THE prospects for Scotch whisky in emerging markets are so exciting the risks posed by Brexit will not dampen its potential, one of the industry’s most respected figures has declared.

But Billy Walker, the veteran distiller who spearheaded a consortium which acquired Speyside’s GlenAllachie Distillery in July, fears the introduction of minimum unit pricing in Scotland may damage industry efforts to make the case for trade tariffs being lowered elsewhere.

Mr Walker, whose family sold the BenRiach Distillery Company to Brown Forman for £285 million in 2016, is hugely optimistic about the prospects for Scotch whisky exports in 2018 and beyond - even though uncertainty continues to hang over future trading relationships with the European Union (EU), its biggest market.

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“I’m always a guy where the glass is half-full,” said Mr Walker, who will release the first malts under the revamped GlenAllachie brand in the spring. “We tend to view the world through a local lens. [But] the world is always changing. Markets are emerging from everywhere; there are aspirational markets who want to indulge themselves with Scotch.

“We need to embrace that kind of challenge, and we will.”

Asked to name markets which are providing the most cause for optimism, Mr Walker said that Asia “continues to excite”. He said China, where the industry saw a 45 per cent increase in exports to last year, is “going to be huge”, adding that he has high hopes for South Korea in the near future. He also said Japan is “showing interest again”.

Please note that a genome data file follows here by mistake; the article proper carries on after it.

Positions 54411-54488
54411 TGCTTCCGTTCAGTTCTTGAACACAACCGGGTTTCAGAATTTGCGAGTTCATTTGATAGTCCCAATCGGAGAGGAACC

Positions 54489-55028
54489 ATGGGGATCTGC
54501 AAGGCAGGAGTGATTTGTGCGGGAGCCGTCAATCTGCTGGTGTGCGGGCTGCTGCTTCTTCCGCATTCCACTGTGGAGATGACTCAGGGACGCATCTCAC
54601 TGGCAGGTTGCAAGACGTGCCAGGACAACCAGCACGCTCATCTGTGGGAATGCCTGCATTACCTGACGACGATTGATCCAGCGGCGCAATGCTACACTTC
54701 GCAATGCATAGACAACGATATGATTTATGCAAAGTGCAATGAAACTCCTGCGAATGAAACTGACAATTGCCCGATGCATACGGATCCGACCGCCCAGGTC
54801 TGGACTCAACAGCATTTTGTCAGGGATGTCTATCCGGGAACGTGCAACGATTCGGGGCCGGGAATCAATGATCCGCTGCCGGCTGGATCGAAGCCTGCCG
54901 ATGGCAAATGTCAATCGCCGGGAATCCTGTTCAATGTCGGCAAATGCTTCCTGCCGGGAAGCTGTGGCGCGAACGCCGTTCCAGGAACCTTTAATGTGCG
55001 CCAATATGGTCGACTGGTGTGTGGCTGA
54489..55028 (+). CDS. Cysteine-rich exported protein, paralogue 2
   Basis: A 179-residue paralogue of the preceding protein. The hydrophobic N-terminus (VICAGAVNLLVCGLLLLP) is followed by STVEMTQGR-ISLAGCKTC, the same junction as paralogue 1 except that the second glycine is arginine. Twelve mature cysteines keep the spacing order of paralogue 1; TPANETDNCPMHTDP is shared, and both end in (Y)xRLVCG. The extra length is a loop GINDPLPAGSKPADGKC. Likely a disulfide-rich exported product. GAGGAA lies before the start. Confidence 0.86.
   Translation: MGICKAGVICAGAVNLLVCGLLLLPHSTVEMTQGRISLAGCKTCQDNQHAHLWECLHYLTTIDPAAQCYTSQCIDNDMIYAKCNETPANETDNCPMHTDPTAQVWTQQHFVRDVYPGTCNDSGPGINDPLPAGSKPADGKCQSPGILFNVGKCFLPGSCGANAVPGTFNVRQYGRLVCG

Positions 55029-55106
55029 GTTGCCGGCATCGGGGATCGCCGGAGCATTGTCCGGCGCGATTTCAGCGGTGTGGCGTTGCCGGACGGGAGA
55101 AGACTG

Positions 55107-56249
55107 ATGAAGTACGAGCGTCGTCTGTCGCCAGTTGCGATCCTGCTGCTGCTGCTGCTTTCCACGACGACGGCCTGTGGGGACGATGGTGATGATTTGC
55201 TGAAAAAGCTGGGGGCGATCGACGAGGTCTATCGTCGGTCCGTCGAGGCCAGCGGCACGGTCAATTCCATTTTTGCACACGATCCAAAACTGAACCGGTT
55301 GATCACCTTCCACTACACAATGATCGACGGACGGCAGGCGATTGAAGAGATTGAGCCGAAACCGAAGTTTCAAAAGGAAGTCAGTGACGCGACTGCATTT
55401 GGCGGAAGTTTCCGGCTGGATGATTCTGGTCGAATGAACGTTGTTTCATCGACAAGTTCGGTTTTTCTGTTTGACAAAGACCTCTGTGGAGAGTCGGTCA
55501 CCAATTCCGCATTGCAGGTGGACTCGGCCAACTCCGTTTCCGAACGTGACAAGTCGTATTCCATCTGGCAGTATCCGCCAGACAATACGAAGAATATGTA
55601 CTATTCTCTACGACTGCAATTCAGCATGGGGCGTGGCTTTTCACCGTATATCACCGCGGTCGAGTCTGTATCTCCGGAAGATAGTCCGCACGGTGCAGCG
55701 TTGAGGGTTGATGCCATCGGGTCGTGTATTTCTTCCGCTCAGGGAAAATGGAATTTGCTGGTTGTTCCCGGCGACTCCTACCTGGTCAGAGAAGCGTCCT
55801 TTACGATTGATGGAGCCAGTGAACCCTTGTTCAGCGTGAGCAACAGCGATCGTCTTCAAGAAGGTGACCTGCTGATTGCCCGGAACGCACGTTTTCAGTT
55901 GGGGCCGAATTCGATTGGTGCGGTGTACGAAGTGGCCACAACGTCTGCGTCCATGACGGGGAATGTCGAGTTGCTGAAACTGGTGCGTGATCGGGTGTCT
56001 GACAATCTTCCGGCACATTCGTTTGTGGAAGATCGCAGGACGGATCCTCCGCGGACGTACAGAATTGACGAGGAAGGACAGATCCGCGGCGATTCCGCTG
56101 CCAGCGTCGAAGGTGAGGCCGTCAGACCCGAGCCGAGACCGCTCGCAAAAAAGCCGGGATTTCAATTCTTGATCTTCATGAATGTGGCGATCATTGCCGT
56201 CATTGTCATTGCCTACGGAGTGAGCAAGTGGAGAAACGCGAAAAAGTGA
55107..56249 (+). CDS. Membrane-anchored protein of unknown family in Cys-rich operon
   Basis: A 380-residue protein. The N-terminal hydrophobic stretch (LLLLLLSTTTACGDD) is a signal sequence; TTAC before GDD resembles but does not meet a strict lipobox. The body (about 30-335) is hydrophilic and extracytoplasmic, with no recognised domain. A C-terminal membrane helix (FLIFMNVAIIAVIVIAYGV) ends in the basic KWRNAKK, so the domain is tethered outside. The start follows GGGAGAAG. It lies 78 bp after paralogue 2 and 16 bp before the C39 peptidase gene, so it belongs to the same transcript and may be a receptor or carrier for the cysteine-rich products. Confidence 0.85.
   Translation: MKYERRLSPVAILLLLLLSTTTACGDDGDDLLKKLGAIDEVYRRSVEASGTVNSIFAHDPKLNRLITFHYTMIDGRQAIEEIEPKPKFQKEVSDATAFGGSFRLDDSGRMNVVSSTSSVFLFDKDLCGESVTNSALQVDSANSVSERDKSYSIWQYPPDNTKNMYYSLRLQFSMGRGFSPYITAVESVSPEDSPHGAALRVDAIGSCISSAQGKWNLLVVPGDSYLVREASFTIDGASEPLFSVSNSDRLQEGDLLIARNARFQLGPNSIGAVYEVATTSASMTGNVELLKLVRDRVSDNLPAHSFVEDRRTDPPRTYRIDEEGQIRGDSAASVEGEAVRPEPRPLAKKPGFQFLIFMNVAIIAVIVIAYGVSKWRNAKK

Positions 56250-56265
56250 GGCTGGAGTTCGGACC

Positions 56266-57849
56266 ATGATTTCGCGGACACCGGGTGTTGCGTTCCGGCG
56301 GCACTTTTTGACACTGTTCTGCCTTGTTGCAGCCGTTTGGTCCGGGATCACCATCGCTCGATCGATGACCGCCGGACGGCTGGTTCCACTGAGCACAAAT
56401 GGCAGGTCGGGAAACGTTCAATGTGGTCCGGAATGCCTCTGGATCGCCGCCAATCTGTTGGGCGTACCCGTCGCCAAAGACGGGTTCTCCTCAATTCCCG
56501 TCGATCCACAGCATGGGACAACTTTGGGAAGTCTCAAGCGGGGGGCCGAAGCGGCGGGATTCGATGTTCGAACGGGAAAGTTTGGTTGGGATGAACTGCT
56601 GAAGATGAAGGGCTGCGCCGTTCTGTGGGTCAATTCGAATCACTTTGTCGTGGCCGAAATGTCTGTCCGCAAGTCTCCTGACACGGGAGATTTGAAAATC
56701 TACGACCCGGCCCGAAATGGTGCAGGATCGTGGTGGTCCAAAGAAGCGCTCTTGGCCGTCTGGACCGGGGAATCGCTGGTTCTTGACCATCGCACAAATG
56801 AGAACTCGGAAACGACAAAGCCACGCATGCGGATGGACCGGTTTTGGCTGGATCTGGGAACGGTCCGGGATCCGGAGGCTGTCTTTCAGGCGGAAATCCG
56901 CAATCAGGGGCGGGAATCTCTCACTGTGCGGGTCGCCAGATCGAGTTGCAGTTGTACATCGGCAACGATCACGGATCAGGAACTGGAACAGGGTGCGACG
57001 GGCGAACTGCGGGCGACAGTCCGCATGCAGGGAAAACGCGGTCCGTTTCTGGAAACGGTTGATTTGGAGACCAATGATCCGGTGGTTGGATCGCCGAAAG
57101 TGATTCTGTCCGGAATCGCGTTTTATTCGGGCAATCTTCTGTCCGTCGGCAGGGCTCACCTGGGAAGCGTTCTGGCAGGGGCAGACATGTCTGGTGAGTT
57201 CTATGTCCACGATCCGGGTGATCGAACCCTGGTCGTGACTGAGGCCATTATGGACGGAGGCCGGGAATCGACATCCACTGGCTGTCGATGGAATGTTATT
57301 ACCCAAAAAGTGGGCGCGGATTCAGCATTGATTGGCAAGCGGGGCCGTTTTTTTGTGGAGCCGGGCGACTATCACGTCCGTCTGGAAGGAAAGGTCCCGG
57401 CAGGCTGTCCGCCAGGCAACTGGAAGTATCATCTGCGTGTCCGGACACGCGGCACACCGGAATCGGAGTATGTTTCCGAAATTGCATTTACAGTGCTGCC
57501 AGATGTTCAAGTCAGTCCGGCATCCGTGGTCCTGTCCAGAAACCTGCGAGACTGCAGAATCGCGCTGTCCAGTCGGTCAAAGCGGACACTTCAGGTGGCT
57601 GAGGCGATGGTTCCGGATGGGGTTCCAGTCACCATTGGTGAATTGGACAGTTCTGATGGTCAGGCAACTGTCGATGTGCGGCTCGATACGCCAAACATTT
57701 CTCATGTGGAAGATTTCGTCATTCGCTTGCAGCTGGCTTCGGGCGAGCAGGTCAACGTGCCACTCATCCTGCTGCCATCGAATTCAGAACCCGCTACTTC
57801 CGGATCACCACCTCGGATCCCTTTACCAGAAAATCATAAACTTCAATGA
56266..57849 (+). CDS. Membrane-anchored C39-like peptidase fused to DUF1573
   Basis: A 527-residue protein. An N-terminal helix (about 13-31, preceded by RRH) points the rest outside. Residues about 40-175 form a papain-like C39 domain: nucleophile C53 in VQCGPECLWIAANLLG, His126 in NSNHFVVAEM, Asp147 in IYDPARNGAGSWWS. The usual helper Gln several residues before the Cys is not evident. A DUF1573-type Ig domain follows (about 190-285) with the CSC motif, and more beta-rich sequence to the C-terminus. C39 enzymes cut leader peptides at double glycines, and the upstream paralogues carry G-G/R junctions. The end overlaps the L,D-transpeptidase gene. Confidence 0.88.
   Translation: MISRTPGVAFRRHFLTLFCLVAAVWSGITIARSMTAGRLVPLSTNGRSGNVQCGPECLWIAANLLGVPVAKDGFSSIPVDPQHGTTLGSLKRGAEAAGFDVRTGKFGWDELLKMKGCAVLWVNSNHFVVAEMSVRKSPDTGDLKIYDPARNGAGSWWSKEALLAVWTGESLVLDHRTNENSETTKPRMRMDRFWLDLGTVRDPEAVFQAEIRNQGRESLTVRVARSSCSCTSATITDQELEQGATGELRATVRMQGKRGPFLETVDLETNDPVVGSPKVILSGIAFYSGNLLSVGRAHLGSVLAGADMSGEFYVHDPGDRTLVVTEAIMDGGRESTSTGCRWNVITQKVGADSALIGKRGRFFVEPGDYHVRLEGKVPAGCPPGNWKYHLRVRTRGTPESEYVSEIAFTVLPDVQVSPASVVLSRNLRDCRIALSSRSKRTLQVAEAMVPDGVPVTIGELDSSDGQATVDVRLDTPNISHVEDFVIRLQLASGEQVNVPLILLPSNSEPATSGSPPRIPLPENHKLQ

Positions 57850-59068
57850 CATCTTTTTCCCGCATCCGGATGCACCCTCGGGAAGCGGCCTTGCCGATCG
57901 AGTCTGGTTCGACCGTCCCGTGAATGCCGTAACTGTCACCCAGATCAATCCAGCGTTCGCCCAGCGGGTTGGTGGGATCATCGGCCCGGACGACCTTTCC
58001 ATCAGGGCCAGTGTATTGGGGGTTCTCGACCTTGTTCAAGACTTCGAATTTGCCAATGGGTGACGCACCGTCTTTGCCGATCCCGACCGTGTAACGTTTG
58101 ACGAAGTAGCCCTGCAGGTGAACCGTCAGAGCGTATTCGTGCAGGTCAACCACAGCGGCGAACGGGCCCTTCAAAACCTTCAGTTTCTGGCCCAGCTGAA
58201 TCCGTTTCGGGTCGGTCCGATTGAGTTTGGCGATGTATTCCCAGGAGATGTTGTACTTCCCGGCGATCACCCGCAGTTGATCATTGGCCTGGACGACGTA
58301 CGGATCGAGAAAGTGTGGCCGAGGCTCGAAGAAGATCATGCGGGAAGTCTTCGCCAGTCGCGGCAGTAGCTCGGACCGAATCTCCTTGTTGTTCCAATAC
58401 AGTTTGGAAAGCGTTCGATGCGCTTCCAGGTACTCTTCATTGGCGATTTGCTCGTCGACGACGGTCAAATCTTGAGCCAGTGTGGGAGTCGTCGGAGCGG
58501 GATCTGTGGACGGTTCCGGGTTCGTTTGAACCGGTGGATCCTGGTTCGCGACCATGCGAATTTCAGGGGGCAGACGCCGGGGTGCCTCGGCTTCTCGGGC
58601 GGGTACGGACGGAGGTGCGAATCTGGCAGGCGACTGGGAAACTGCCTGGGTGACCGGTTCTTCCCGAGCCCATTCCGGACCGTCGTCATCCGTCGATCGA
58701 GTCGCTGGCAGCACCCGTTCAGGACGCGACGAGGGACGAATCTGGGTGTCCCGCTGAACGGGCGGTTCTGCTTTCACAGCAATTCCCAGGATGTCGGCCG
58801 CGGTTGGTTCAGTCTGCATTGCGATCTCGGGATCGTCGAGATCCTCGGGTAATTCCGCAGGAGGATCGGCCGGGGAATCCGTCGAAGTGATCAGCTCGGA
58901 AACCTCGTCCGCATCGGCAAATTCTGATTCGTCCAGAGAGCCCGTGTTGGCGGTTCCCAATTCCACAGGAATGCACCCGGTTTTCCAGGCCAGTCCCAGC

Mr Walker said: “There is such an economic momentum going on there (Asia); there is going to be lots of things happening there.”

Backing that optimism, Scotch Whisky Association (SWA) chief executive Karen Betts said there were signs of exports picking up in both value and volume in the second half of 2017. This came after after some markets, “notably Brazil”, declined “in the face of economic and political headwinds” in the first half.

Ms Betts said India “undoubtedly” holds the “greatest potential” for the Scotch. While the country is currently the third biggest export market for Scotch, and 10th by value, its share of the local spirits market is just one per cent. “Post-Brexit, an ambitious UK-India Free Trade Agreement, that at the very least brought down the current 150 per cent import on Scotch, could make a massive difference to exports,” she said.

Mr Walker highlighted the recovery of Scotch exports in the US and Canada. And closer to home the distiller, who across four decades in the industry has worked for companies such as Ballantine’s, Burn Stewart Distillers and Inver House Distillers, said “Europe has never faltered”.

While he acknowledged that the movement of goods between the UK and Europe may be subject to a trade tariff after Brexit, he said this is likely to be offset by the dramatic plunge in the pound seen since the vote to leave the bloc. “Unless the pound suddenly becomes an amazingly attractive currency, right now the value of the pound is significantly less than it was 18 months, so the market could take anything,” he said. “The issue would be the movement of goods, how effectively you can manage it.” He also believes that the two biggest economies in the EU outside the UK, France and Germany, have a strong interest in ensuring a mutually-beneficial trade deal is struck.

Mr Walker, meanwhile, agrees with the position taken by SWA that minimum alcohol pricing in the UK will make it harder for the industry to argue against trade barriers elsewhere, saying it “sends a particularly bad signal to other markets”.

He said: “The Scotch Whisky Association were always principled in that regard. I don’t think it was just defending their own position. There were other ways of managing this – they could have changed the duty and in the process they wouldn’t have been filling the coffers of the retailers, they would have been putting money into the system.”